- When students create the arrays using the tiles they determine the factors for the given number and define Composite or Prime.

Rolling Rectangles Game

Standard of Learning 5.8

Materials: Number Generators, Recording Sheets

Lesson Procedure: Begin the lesson with a review of area and perimeter concepts. Students will work in pairs to play the game “Rolling Rectangles”.

Directions for the game:

Roll two dice. Use the numbers as the dimensions (length and width) of a rectangle. Sketch the rectangle on grid paper and label the dimensions, area, and perimeter. Enter the area or perimeter of your rectangle as your “score” in one of the spaces on the recording sheet. If neither the area nor the perimeter will fit a category, enter it in the “CHANCE” space (if available) or enter a zero score in the space of your choice. Alternate rolls for 10 turns. If you are able to enter a score in all categories (not zero), score 10 extra points. Find the total points. Highest score wins!

Types of Triangles

Standard of Learning 5.12b

- Instructional activity
- Place students into groups of three to four, and distribute straws, yarn, and number cubes to each group.
- Demonstrate to students how the ends of straws must meet to form a triangle. Thread a sample together and tie to create a triangle.
- Have the students toss three number generators and determine whether they can form a triangle with straws whose lengths match the numbers thrown. If so, have them thread the three straws together with yarn or string and tie to form the triangle.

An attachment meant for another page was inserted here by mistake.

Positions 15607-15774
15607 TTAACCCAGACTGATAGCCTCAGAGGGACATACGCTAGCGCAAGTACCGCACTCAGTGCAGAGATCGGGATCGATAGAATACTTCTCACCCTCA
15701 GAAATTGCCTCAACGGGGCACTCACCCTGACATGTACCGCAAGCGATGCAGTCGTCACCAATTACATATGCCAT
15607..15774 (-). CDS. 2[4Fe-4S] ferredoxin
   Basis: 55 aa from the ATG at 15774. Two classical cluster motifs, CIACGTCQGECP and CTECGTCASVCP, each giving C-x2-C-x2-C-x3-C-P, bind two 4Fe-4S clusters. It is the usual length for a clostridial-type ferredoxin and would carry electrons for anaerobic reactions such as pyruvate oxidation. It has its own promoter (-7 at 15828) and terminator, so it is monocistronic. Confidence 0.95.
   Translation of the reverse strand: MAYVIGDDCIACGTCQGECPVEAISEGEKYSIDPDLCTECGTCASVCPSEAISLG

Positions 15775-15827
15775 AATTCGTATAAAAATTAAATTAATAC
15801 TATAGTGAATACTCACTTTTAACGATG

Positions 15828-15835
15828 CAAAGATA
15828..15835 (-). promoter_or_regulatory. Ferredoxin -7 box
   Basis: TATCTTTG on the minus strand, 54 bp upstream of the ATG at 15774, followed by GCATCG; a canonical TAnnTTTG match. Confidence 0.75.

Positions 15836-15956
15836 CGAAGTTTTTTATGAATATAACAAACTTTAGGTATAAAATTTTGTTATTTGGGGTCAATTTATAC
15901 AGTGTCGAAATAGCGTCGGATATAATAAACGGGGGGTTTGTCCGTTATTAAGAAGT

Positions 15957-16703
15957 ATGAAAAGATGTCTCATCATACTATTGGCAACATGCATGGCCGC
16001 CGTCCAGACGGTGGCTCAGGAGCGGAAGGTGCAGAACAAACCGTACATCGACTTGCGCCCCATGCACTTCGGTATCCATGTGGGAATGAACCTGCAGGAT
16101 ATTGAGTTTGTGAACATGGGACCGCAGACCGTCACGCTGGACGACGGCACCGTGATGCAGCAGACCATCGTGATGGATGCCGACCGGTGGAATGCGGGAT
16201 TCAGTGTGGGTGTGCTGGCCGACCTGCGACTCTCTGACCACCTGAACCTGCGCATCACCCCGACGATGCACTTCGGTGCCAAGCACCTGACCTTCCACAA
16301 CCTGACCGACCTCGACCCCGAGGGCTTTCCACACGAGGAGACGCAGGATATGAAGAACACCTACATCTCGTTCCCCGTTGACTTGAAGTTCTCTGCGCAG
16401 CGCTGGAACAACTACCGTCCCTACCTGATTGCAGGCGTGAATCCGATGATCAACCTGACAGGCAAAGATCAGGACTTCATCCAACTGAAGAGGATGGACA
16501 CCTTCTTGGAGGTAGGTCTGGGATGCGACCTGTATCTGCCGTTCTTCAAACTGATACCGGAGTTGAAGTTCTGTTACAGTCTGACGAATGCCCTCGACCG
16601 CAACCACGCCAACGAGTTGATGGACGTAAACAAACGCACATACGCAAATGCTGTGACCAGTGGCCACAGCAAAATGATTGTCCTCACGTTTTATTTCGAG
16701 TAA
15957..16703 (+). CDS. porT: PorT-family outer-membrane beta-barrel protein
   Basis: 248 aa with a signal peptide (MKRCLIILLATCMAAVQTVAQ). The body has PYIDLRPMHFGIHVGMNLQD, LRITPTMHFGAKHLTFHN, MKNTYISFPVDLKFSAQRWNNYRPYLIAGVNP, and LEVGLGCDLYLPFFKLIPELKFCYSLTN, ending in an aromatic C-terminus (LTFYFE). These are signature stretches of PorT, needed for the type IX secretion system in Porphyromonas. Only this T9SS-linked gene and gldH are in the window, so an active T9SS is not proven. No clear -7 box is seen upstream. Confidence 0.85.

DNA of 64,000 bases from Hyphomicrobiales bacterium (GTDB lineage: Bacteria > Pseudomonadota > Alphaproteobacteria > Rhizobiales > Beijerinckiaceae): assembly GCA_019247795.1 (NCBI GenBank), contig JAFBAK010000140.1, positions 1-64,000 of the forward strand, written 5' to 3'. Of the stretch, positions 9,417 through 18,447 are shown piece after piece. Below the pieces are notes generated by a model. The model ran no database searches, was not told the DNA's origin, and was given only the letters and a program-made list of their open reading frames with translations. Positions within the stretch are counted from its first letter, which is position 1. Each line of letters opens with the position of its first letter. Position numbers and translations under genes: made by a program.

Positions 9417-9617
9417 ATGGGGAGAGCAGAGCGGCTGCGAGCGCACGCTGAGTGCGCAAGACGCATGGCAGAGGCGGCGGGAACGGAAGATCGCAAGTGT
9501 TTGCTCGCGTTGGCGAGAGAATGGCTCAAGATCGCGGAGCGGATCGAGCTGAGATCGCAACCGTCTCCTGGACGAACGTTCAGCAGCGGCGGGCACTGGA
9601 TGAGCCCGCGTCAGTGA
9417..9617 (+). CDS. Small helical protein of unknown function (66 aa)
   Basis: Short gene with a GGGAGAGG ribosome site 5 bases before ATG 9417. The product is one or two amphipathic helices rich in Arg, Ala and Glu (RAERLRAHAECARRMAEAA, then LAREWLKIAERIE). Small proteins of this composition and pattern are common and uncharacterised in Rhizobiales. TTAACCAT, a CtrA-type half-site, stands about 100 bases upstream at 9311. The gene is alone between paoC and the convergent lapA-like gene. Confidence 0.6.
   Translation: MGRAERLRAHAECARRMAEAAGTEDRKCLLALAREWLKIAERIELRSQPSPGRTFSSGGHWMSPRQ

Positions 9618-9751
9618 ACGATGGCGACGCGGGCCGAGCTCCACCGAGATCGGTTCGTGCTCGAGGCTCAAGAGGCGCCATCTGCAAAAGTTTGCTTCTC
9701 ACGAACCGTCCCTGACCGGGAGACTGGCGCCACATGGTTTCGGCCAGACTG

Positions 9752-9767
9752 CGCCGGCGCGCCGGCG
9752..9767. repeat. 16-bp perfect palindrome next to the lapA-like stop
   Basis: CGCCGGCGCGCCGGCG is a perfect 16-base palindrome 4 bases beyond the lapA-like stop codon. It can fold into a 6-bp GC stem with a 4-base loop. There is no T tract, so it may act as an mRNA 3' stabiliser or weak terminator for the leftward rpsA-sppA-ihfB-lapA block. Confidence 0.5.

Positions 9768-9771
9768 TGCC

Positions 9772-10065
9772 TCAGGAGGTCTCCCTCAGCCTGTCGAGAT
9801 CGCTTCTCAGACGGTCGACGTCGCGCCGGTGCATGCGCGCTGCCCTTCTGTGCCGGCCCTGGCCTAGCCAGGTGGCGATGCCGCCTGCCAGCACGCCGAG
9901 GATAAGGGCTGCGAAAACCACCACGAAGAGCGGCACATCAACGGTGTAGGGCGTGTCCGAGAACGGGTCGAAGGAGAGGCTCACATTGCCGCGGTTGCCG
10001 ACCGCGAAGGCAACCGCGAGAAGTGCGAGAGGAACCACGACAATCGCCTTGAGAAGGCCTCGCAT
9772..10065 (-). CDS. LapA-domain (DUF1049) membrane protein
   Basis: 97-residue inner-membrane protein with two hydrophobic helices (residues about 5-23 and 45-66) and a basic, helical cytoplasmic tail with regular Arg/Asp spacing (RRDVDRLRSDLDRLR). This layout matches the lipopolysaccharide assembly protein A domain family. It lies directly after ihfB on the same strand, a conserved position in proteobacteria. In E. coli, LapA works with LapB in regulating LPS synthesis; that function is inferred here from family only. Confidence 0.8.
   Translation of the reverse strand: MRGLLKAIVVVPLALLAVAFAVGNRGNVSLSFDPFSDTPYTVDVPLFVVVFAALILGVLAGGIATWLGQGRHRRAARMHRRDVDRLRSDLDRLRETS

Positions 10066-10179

- Distribute the recording sheet to students, and explain how to record results as they conduct the experiment. Tell them to wait to complete triangle-type section.
- Instruct students to create as many possible triangles that they can in the allotted time.
- After students have had time to conduct several trials, lead a classroom discussion on results.

How Much Are you Worth?

- We are going to make a human stem and leaf graph.
- Calculate the worth of their name if A=1, B=2, and so on. Write the value of your name on a sheet of paper in large, dark print.
- Tear the paper dividing the number between the ones and the tens.
- On the floor there will be a stem-and-leaf graph using yarn.
- Come to the graph with your data.
- Arrange yourselves in order correctly on the graph. (from least to greatest in the corresponding tens row)

- Stand next to the tens digit that would represent their data and hold the ones digit on the leaf side of the graph.
- For Example:
- My name is Beth and my name is worth 35 points.

- Share conclusions …
- Describe your individual interpretations of the data.

- Next steps might include:
- drawing the stem and leaf plot and calculating the mean.
- asking the students to determine what the a typical person’s name is worth.

- Using the same stem and leaf plot that was created in the “Where do I Stand?” activity lead students into “Describing the range, mean, mode, and median of the data?”
- Standard of Learning 5.16

We know from studying multiplication tables that 5 × 12 = 60. Look at the pictures and see how the same problem can be solved very easily!

5 X 10=50

=

5 X 2=10

5 X 12

- 5 x 12 = 5 × 10 = 50 + 5 × 2 = 10
- Each 12 is 10 + 2. We multiply the tens and ones separately and then add:
- 5 × 12 = (5 × 10) + (5 × 2) = 50 + 10 = 60